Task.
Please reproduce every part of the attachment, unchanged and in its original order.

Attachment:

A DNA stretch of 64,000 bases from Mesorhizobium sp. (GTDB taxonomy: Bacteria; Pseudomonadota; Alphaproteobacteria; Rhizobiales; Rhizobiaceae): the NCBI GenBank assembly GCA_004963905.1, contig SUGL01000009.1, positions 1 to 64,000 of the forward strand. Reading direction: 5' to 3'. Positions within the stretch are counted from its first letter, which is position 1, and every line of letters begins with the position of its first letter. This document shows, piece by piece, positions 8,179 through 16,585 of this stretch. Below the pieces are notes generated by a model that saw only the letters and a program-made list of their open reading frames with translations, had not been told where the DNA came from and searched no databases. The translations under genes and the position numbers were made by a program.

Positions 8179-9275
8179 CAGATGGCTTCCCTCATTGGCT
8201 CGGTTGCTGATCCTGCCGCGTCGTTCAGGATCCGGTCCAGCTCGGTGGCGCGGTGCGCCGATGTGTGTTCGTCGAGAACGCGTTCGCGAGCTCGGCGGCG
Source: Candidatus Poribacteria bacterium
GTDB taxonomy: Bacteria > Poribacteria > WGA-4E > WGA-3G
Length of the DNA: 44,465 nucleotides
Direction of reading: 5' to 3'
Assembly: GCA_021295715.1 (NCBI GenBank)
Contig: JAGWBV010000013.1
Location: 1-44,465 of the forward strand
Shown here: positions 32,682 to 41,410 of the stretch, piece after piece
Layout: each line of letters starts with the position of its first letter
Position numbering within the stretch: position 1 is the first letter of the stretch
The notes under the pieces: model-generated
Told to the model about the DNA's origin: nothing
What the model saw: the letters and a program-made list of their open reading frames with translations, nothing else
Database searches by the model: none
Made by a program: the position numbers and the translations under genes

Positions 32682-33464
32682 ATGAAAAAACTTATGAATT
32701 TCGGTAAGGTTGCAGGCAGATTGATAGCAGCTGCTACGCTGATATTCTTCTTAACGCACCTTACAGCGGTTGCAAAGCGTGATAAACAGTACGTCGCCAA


A DNA stretch of 64,000 bases from Mesorhizobium sp. (GTDB taxonomy: Bacteria; Pseudomonadota; Alphaproteobacteria; Rhizobiales; Rhizobiaceae): the NCBI GenBank assembly GCA_004963905.1, contig SUGL01000009.1, positions 1 to 64,000 of the forward strand. Reading direction: 5' to 3'. Positions within the stretch are counted from its first letter, which is position 1, and every line of letters begins with the position of its first letter. This document shows, piece by piece, positions 8,179 through 16,585 of this stretch. Below the pieces are notes generated by a model that saw only the letters and a program-made list of their open reading frames with translations, had not been told where the DNA came from and searched no databases. The translations under genes and the position numbers were made by a program.

Positions 8179-9275
8179 CAGATGGCTTCCCTCATTGGCT
8201 CGGTTGCTGATCCTGCCGCGTCGTTCAGGATCCGGTCCAGCTCGGTGGCGCGGTGCGCCGATGTGTGTTCGTCGAGAACGCGTTCGCGAGCTCGGCGGCG
Source: Candidatus Poribacteria bacterium
GTDB taxonomy: Bacteria > Poribacteria > WGA-4E > WGA-3G
Length of the DNA: 44,465 nucleotides
Direction of reading: 5' to 3'
Assembly: GCA_021295715.1 (NCBI GenBank)
Contig: JAGWBV010000013.1
Location: 1-44,465 of the forward strand
Shown here: positions 32,682 to 41,410 of the stretch, piece after piece
Layout: each line of letters starts with the position of its first letter
Position numbering within the stretch: position 1 is the first letter of the stretch
The notes under the pieces: model-generated
Told to the model about the DNA's origin: nothing
What the model saw: the letters and a program-made list of their open reading frames with translations, nothing else
Database searches by the model: none
Made by a program: the position numbers and the translations under genes

Positions 32682-33464
32682 ATGAAAAAACTTATGAATT
32701 TCGGTAAGGTTGCAGGCAGATTGATAGCAGCTGCTACGCTGATATTCTTCTTAACGCACCTTACAGCGGTTGCAAAGCGTGATAAACAGTACGTCGCCAA